Spuyten Duyvil Playground
Spuyten Duyvil Playground
Spuyten Duyvil Playground has the same name as the adjacent public school, the nearby creek, and a neighborhood in the northwestern Bronx. There are two major theories concerning the origin of the Dutch name Spuyten Duyvil. According to the first, a trumpeter dispatched to the Bronx during the 1664 British invasion of New Amsterdam vowed to cross the turbulent creek "en spijt den Duyvil" (in spite of the Devil). The second is based on a 1647 reference to a gushing fountain that emptied into the creek, "Spuit den Duyvil" (Devil’s Spout) or to the creek itself (Devil’s Spate). At least fourteen different spellings of the name have been recorded, including those mentioned above and Speak Devil, Speight den Duyvil, Speit den Duyvil, Spike & Devil, Spiling Devil, Spilling Devil, Spitendeuval, Spitten Divil, Spittin Debell, Spitting Devil, and Spitton Divil.
Although Henry Hudson explored the area from the Half Moon in 1609, the property was not developed until the 1850s with the arrival of the Hudson River Railroad and the establishment of an iron foundry and stove factory by Elias Johnson and his partners. The Johnson interests had 170 acres surveyed and laid out as a village for workers and their families. Spuyten Duyvil’s first school opened in 1857, and it became School #46 when the Bronx joined New York City in 1874. A new school was built in 1890-91, and was redesignated P.S. 24 in 1903. Spuyten Duyvil’s population and residential construction grew substantially after World War I and again in the decades following World War II.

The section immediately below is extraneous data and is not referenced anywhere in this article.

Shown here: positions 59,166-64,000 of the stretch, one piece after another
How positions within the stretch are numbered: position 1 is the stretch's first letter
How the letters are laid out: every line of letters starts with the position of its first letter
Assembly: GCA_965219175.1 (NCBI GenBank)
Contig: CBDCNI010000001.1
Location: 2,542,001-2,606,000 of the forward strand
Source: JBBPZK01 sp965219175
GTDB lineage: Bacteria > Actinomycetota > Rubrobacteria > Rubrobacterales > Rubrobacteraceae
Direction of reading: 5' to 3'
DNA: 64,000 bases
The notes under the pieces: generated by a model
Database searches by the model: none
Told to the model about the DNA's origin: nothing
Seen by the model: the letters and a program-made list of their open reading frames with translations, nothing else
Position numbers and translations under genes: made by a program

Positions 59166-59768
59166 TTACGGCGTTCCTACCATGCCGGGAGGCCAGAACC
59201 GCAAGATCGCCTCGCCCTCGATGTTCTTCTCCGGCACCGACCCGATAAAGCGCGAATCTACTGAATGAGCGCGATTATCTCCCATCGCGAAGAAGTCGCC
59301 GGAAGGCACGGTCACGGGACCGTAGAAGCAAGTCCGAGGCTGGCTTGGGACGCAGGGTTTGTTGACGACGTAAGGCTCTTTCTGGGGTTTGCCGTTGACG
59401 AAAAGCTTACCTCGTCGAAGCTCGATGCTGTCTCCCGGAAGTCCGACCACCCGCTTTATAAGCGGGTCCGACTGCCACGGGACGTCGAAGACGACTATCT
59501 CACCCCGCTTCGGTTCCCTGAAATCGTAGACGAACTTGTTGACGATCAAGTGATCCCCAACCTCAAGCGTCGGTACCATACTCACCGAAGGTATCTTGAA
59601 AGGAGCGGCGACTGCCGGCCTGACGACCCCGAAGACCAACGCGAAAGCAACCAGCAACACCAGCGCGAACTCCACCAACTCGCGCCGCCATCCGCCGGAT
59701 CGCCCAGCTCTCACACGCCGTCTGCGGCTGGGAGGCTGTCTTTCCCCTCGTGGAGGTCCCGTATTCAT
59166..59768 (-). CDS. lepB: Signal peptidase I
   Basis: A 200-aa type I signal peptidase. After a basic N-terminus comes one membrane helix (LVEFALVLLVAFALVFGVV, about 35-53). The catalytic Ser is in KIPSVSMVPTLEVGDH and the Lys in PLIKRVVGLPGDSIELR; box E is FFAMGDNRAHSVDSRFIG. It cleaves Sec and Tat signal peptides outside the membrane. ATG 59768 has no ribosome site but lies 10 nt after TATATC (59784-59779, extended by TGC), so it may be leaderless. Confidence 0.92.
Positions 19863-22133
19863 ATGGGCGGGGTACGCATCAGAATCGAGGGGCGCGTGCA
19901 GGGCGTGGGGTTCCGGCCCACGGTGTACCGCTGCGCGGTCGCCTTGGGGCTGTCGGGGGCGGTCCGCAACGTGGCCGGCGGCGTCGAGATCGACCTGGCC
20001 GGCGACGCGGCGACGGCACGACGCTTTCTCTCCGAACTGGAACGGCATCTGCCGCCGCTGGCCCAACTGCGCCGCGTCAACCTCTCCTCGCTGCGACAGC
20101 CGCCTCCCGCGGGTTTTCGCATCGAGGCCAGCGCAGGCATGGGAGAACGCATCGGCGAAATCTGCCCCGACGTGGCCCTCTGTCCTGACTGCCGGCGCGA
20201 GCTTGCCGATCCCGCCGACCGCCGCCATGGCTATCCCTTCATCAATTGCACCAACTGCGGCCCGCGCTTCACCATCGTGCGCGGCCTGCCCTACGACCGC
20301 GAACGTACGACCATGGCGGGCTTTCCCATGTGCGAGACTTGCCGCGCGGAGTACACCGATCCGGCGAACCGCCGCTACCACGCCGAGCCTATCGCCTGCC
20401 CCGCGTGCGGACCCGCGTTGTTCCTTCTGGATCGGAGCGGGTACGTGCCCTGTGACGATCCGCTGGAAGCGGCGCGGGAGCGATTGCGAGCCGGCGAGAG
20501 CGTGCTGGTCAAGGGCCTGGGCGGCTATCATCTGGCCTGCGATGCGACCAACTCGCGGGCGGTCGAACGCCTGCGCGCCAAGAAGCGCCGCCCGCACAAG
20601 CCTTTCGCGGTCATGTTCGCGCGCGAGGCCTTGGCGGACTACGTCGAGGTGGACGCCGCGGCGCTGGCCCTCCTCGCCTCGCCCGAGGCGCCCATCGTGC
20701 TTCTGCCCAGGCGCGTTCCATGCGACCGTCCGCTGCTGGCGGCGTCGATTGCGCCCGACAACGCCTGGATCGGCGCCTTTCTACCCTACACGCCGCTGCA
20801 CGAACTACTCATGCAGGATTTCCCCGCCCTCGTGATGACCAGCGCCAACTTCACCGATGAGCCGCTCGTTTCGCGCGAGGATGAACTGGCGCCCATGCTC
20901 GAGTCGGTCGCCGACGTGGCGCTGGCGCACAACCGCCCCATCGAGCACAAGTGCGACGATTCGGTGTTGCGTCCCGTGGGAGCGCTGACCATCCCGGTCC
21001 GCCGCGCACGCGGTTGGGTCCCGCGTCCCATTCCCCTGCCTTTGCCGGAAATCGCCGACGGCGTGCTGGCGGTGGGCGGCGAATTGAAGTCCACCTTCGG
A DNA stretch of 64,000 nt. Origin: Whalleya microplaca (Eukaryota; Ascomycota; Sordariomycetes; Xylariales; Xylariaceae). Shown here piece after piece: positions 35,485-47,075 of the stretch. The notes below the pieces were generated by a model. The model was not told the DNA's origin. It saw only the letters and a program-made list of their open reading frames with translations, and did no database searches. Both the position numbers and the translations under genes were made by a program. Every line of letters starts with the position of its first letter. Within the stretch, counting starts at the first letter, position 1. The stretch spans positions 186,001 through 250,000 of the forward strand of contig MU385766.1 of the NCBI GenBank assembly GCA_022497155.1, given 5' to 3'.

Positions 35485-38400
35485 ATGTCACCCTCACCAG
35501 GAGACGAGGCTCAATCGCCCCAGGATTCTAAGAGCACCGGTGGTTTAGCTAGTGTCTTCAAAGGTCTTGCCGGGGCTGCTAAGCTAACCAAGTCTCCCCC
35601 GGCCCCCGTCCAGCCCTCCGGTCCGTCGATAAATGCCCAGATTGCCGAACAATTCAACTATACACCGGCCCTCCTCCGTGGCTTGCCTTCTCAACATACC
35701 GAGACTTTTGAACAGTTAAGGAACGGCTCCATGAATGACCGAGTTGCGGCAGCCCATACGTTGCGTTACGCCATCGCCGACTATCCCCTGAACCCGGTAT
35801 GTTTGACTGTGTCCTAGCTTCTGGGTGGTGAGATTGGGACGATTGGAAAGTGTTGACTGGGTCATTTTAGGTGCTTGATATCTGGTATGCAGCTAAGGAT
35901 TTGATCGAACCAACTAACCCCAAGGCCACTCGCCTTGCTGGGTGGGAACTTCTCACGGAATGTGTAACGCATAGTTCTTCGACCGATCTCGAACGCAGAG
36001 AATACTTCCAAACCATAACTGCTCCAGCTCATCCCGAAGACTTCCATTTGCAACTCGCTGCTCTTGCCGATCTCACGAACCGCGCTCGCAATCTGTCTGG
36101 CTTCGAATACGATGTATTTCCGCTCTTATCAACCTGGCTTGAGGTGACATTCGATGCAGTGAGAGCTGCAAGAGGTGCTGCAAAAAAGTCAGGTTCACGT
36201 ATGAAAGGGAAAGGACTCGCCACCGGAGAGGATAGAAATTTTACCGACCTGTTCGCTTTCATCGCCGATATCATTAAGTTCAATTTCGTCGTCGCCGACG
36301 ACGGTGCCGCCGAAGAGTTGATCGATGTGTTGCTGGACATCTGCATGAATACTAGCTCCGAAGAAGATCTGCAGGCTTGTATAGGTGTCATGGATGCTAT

In 1950 the Board of Estimate acquired an undeveloped parcel of the former James Douglas estate for a school building and playground. The property was bounded by Independence Avenue, Douglas Avenue (named for the Bronx entrepreneur), and W.235th and W. 236th Streets (which were laid and paved around this time). The new Spuyten Duyvil School (P.S. 24) welcomed its first pupils in 1953, and the P.S. 24 playground opened to the public two years later. Operated jointly by the Board of Education and Parks, the playground featured three separate recreation areas. There were handball courts and a roller skating surface on one side; basketball courts and half-courts in the center; and a sandpit, kindergarten swings and slides, seesaws, wading pool, and a comfort station on the other side. New York City’s 641st playground was later named for Spuyten Duyvil.
Playground facilities were improved in 1998 with the completion of two requirements contracts funded by Council member June M. Eisland and Mayor Giuliani. The $240,497 renovation included new play equipment, asphalt paving, and safety surfacing as well as the reconstruction of the yardarm flagpole.